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Friday, August 12, 2011

Doin' What Comes Naturally!

When working with unemployed clients—whether they’re recent grads, or people with established resumes—one thing I’m obsessed with, is helping them start to see themselves differently. I help them start to consider how they're going to market themselves. Because, let’s face it, the economy is brutal; it’s like living inside a 3-D episode of “Shark Week.” I have clients who, in a functioning economy, would be profiled lovingly on some CNBC show celebrating garish, obscene wealth and why it makes people happy. (Discuss.) Instead: they’re “consulting.” (*cough cough*)

Eventually, we’ll probably all end up bartering goods for services and growing vegetables on a commune in Montana… but in the meantime, the bills are still due and  it’s crucial to see yourself from a potential employers’ POV: why should someone hire you? What “value” do you offer? I’m using the term” value” only insofar as it relates to a paycheck, by the way. What knowledge, in the sense of relevant and up-to-date skills, industry experience, and rain-making connections do you bring? Why would it be worth an employer’s time and money to hire you, and thus have to invest company resources in you? What return-on-invest can an employer hope to reap from your employment? The focus here being your concrete skills, not your grades or degree.

How do you figure out what your professional value is? Think back on your professional career, or when you were in school; think about your internships, volunteer positions, the odd-jobs you held: what were you good at? When did you excel? Were you talented at getting information?  Analysis? Writing? Crunching numbers? Are you detail-oriented, or a big-picture type of person? Are you good with people, or did they keep you locked away from humanity? The more specific your answers are, the easier it will be for you to envision a good professional match.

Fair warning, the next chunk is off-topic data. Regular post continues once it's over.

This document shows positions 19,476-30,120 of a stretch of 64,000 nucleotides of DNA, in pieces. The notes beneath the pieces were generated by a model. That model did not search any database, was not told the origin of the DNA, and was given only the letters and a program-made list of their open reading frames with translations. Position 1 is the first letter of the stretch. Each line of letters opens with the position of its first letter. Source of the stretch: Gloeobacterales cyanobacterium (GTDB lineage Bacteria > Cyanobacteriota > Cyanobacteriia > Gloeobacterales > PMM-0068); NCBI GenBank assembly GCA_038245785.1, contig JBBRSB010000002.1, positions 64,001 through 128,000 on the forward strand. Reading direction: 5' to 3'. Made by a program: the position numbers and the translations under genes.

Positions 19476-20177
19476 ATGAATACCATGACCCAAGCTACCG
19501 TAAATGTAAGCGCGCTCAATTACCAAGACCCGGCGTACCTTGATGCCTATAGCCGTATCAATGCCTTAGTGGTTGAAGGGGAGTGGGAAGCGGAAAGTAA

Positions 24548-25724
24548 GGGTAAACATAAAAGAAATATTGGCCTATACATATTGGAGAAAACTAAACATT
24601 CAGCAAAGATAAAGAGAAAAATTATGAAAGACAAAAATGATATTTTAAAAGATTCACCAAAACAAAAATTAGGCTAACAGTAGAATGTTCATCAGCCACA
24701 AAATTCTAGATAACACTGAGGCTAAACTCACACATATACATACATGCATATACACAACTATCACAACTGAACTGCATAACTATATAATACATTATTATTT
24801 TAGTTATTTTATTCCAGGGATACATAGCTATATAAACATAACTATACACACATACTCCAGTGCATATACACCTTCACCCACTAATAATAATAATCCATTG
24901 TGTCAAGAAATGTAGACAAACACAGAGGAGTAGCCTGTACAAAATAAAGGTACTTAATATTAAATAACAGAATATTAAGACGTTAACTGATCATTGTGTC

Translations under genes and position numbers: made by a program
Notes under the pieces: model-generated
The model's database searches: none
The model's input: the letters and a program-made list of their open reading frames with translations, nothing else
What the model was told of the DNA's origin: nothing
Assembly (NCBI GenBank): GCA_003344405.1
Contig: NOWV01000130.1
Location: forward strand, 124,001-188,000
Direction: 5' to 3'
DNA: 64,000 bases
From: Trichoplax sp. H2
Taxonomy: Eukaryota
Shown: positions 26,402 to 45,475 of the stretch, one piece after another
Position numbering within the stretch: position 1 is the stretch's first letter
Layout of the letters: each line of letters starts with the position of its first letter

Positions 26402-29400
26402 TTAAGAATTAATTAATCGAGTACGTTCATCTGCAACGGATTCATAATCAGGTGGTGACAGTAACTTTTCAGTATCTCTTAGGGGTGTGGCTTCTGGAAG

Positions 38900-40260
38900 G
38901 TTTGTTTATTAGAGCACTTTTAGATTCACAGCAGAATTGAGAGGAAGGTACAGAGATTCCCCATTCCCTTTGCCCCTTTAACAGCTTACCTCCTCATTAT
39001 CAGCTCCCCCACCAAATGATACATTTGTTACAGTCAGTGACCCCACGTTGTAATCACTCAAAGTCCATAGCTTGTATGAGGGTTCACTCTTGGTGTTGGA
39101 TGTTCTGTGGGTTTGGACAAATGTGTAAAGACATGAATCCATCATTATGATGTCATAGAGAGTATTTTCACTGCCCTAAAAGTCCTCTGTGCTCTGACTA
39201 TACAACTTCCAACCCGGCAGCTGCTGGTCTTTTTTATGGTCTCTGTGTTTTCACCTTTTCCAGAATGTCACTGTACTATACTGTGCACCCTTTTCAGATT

For example: when I was brainstorming my business, I kept thinking of the period when I had been happiest in my previous career in TV news: deadlines. (Because, unfortunately, it does not appear that anyone will pay 
me for my ability to scream and throw phones at incompetent TV writers. Alas.) I absolutely loved it when I had to get results under tremendous pressure. When the clock was ticking, and I had to use all my skills—researching, writing, interviewing, analyzing, for example—to problem solve and make air. Kind of like what I do now with clients, except without this…

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